Theo Hicks: Alright, Hemal, are you ready for the Best Ever lightning round?
Hemal Badiani: Let’s get to it.
Theo Hicks: Alright. First, a quick word from our sponsor.
Theo Hicks: Okay, Hemal, what is the Best Ever book you’ve recently read?
Hemal Badiani: This one is called Indistractable. Again, it focuses on that deep work and how do you not get distracted with all the social media and some of the things that are being manufactured to get that focus away from your work and into the social media realm.
Theo Hicks: If your business were to collapse today, what would you do next?
Hemal Badiani: I would talk to people about mindset, all day long. When I was in a single-family, I didn’t have the mindset for commercial. I found a coach that helped me with that. I realized my true potential, thinking about building a billion-dollar business, and I think everyone has the potential to be their best in this form of life.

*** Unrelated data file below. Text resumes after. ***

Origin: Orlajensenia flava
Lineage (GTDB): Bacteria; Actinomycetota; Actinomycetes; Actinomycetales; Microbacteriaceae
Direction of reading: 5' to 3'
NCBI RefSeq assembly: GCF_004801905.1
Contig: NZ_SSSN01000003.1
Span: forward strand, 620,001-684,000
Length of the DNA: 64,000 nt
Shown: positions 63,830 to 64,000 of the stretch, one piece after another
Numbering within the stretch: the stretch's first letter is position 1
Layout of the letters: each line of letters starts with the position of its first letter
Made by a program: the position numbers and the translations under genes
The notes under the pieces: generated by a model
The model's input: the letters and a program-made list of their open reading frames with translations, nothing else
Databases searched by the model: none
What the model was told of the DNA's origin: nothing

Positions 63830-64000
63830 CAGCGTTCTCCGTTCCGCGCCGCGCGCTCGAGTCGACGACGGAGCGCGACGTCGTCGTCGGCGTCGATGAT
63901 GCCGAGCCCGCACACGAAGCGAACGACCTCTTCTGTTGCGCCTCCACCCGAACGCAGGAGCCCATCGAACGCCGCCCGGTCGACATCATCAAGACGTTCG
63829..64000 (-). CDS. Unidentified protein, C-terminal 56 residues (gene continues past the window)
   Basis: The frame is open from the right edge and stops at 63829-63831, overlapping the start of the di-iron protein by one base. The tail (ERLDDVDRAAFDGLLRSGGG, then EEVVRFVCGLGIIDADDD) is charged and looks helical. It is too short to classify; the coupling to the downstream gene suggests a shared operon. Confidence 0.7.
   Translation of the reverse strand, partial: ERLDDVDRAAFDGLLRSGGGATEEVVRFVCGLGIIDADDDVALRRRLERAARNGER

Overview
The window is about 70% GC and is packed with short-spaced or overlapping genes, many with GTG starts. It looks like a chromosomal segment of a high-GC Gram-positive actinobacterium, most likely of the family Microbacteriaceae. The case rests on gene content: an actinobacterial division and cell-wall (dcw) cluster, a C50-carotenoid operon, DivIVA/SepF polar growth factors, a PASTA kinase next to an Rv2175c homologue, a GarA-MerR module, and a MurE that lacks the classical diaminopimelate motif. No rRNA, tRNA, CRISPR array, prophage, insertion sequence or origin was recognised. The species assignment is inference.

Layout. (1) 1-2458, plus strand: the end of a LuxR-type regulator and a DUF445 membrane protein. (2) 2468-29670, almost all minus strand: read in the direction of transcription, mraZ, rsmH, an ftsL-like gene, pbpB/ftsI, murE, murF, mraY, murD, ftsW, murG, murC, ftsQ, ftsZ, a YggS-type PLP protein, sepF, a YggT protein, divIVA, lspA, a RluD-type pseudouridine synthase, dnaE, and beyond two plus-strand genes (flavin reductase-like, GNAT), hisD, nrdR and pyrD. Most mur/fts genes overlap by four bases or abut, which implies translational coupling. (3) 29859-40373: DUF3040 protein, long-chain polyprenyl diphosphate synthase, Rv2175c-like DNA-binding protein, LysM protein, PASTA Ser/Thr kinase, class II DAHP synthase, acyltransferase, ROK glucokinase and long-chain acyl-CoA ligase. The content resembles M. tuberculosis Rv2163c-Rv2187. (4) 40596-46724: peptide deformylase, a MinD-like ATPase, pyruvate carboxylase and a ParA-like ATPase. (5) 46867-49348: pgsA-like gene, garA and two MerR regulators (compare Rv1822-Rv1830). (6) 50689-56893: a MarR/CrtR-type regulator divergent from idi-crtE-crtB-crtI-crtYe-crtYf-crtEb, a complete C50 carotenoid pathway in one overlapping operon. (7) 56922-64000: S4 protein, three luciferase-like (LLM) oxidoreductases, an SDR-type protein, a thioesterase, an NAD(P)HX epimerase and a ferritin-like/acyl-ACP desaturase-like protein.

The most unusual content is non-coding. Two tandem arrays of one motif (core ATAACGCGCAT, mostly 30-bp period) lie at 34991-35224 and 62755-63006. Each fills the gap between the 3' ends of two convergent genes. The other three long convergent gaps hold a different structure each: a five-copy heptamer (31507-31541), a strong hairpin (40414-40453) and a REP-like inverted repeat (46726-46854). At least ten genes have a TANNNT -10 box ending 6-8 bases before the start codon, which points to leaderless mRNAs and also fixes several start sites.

Theo Hicks: Tell us about a time that you lost money on a deal, how much you lost, and what lessons you learned?
Hemal Badiani: It was a direct to seller deal that we found through a lot of labor pain in a pretty hot market of Texas, a tier-one city of Texas. So we were excited, obviously, that none of the big players could have found it, and we found something.
We quickly got under contract, the earnest money deposit, we had to pay a fraction of that, the whole earnest money deposit upfront; it was non-refundable. We lost about $15,000, because we had to walk away from the property once we did our due diligence. That’s a lesson learned. Most sellers will hide away something or the other, and it’s your responsibility and a fiduciary responsibility to your investors to be very thorough in your due diligence process and be prepared to walk away, even if you lose money.